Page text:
My Speaking Ability Issues and Public Speaking Experiences

Updated October 30, 2021

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My Speaking Ability Issues and Public Speaking Experiences essay

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The lesson of the day in my kindergarten class focused on the enthralling topic of the number line. As I was discussing the implicit importance of odd numbers, I vocalized my acute observation that three was an odd number. My classmates gave me quizzical looks so I repeated what I just said. I was met with wrinkled eyebrows and skeptical squinting. In frustration I held up three fingers. Finally they understood! “Oh you mean three, not tree!” Now it was my turn to look confused. Clearly, I was referring to the natural number following 2 and preceding 4, not a woody perennial plant. Why had they heard me differently? As these thoughts flashed through my mind, I had a horrible realization: my classmates desperately needed to have their hearing checked. And I told them exactly that.

The verbal disagreement only escalated from there. Blows began to fly as threats of being uninvited to birthday parties were thrown out. But before I could challenge my aggressors to a game of four square on the unforgiving playground asphalt, our teacher stepped in to try to keep the peace. I began to frantically explain how my classmate had misheard my pronunciation of “three,” but to my horror I saw the same confused look on my teacher’s face. At the moment, I realized the miscommunication could not be blamed on my classmate’s faulty hearing, but instead on my pronunciation. As much as I kept repeating the word “three”, I couldn’t properly enunciate the “th” sound. At the tender age of five, I was met with the daunting realization that I was insufficient.

The next 8 years of my life would be plagued with the ups and downs of battling my inability to pronounce specific sounds in the English language. After conferring with my parents, the administration decided it would be best for me to enroll in a speech therapy class. This would mean that twice every week I would be taken out of regularly scheduled class and meet with a speech therapist. Although I want to say that the sessions were grueling both physically and emotionally, in reality the speech therapist that I worked with was one of the most patient and encouraging people that I have ever met. The “therapy session” usually included doing exercises such as a reading from an entertaining story or playing board games where in order to advance, one had to correctly pronounce the word. After continual work with the speech therapist at my school, my mispronunciation of the “th” sound soon disappeared.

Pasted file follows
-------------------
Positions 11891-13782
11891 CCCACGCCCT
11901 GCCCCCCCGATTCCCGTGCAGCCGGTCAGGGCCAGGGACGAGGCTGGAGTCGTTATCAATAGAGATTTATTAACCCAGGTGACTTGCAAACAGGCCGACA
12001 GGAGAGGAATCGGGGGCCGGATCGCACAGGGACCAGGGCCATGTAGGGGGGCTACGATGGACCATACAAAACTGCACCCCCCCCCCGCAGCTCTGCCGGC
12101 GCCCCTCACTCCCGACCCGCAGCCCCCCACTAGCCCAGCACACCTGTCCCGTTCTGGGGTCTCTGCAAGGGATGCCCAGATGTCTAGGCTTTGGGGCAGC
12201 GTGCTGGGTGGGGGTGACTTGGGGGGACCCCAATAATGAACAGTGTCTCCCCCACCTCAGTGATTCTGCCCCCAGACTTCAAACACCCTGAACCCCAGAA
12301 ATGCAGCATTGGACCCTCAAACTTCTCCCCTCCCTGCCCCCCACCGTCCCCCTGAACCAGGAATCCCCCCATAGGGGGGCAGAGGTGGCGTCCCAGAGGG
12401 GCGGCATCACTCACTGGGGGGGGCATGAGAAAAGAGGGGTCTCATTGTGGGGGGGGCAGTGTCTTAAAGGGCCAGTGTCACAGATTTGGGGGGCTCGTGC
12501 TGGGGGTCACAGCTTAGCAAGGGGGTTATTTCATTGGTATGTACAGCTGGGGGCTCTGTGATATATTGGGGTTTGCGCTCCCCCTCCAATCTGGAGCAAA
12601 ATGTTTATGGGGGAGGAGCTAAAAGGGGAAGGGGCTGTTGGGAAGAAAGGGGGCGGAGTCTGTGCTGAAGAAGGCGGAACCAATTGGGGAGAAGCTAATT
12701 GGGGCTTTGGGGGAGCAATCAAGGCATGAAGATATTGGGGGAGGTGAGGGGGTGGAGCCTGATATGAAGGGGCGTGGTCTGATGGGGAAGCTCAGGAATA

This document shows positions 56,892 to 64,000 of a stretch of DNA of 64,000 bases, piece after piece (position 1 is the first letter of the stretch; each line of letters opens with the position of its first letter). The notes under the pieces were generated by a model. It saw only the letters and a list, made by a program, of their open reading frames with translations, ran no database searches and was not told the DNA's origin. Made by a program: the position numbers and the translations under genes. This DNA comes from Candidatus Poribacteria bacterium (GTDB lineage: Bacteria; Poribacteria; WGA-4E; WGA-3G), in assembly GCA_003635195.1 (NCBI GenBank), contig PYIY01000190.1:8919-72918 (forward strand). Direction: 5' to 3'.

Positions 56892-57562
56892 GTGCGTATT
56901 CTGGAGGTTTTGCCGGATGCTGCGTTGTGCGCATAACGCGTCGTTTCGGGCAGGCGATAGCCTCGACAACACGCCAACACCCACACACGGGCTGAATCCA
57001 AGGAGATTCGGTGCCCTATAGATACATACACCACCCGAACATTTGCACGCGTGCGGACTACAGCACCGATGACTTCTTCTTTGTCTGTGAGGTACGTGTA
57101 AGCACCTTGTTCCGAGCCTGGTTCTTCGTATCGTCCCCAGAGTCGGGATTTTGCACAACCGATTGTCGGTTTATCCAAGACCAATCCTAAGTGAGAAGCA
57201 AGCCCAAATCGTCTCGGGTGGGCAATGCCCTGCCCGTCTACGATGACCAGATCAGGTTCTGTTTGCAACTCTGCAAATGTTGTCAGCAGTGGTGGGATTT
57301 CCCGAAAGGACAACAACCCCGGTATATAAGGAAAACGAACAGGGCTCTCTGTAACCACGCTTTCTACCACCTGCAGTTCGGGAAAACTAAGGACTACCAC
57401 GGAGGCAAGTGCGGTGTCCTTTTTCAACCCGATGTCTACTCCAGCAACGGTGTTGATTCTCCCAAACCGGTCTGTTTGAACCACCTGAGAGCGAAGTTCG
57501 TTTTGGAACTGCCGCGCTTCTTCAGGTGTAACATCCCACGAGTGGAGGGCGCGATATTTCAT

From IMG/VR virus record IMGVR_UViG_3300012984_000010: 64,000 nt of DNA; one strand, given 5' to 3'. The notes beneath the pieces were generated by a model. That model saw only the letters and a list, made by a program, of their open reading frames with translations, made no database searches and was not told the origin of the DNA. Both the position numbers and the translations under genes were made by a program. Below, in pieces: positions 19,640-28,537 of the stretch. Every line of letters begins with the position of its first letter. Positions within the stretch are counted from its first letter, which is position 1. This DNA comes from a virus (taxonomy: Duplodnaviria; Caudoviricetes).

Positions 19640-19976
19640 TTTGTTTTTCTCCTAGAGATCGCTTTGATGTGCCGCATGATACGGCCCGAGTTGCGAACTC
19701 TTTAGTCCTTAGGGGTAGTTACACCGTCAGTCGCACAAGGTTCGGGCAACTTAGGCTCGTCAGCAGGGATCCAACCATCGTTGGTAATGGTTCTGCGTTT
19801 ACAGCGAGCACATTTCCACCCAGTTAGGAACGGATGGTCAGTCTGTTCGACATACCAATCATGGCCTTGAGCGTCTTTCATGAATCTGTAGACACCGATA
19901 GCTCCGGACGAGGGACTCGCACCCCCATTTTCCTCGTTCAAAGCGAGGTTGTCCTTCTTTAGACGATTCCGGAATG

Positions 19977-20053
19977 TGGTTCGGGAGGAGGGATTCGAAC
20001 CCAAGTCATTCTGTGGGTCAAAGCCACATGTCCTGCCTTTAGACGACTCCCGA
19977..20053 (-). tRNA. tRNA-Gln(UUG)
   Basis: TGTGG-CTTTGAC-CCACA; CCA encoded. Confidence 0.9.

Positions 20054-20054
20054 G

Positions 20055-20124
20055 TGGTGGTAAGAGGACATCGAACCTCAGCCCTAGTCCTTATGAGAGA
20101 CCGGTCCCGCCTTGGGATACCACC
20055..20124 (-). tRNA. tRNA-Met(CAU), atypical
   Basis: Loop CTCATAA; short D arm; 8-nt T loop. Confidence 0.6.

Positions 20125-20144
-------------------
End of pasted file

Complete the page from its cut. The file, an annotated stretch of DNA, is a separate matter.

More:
When I had finally “graduated” speech therapy classes at the end of second grade, I began to feel as if I was no longer handicapped by my speech impediment. This feeling of being handicapped stemmed from a social anxiety that I felt whenever I would be forced to say the “th” sound. I would always be conscious of my mispronunciation and how it reflected a specific, personal inadequacy. Although it may seem absurd to let a mispronunciation ruin my self-esteem, it is the little failures that are exaggerated in our minds. Take for example the all too common high school experience of waking up and discovering that you have a pimple on your face. Throughout that day it seems like everyone that you see automatically zones in on that pimple and doesn’t see anything else. Both figuratively and literally tiny, this facial blemish horribly affects the self-esteem of teenagers like myself everywhere. These two types of social anxiety relate to being seen as different in a negative light. In the same way that I was concerned with the judgment of mispronunciation as a child, I was concerned about being considered unattractive as a teenager. I was hopeful that this anxiety would disappear as my speech impediment disappeared.

Unfortunately this was not the case as my speaking ability took another hit when I moved to a new school in third grade. This time I began to develop a stutter. While I believed that nothing could be worse than dealing with the humiliation of mispronouncing the word “three,” my struggle with a stutter was the most trying experience I have ever had. A stutter is one of the most apparent speech impediments because the disrupted flow of one’s speech limits ability to communicate ideas. Because my stutter was even more obvious than my previous speech impediment, the anxiety of being judged to be inadequate was at an all time high.

I distinctly remember nervously standing before my entire class and our parents during the third grade poetry presentation. I meekly sputtered out my version of “Falling Up” by Shel Silverstein and quickly walked off stage, glad the ordeal was over. After the presentation one of the fathers came up and offered me a couple of words of encouragement by saying I “did great and should be proud.” Even at such a young age I knew that his words expressed consolation and not congratulation. His words, while well meaning, reinforced my insecurity with speaking. Furthermore his words proved that I was correct in feeling a social anxiety when I stuttered because people saw me in a negative light. They saw me as someone who needed to be consoled and pitied. The only solution I could see to eliminate this anxiety was to avoid any situation that would expose my stutter. So I did exactly for much of my remaining time in elementary school and the beginning of middle school. I avoided public speaking whenever possible, rarely raising my hand to volunteer in class and always allowing my classmates to speak the majority of time in group presentations.